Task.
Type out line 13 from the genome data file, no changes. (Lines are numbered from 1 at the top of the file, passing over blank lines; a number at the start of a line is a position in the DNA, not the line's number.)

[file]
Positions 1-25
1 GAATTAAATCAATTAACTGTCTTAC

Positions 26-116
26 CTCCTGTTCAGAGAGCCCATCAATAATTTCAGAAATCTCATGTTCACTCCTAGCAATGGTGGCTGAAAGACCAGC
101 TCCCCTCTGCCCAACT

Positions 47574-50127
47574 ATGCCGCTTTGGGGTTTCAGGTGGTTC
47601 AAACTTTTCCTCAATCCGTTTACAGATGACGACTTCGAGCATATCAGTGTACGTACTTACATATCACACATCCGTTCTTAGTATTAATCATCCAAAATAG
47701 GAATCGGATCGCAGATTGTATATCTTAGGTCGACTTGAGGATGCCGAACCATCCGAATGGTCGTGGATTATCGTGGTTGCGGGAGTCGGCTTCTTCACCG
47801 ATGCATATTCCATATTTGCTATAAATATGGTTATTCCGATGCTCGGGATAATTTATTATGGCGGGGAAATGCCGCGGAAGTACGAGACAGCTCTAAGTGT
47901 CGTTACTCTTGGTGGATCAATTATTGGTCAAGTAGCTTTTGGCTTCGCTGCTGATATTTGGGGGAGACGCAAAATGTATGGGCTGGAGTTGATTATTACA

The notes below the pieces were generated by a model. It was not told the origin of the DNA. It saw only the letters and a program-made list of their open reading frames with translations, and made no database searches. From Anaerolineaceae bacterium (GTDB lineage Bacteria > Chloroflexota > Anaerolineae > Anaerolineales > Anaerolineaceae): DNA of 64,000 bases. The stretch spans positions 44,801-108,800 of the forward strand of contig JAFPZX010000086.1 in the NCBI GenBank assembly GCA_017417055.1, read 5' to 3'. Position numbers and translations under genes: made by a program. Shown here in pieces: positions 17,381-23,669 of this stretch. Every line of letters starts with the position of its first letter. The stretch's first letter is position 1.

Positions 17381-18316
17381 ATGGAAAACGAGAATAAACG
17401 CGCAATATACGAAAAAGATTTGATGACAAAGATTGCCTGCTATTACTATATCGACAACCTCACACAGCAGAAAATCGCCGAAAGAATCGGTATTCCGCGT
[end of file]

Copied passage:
Positions 17381-18316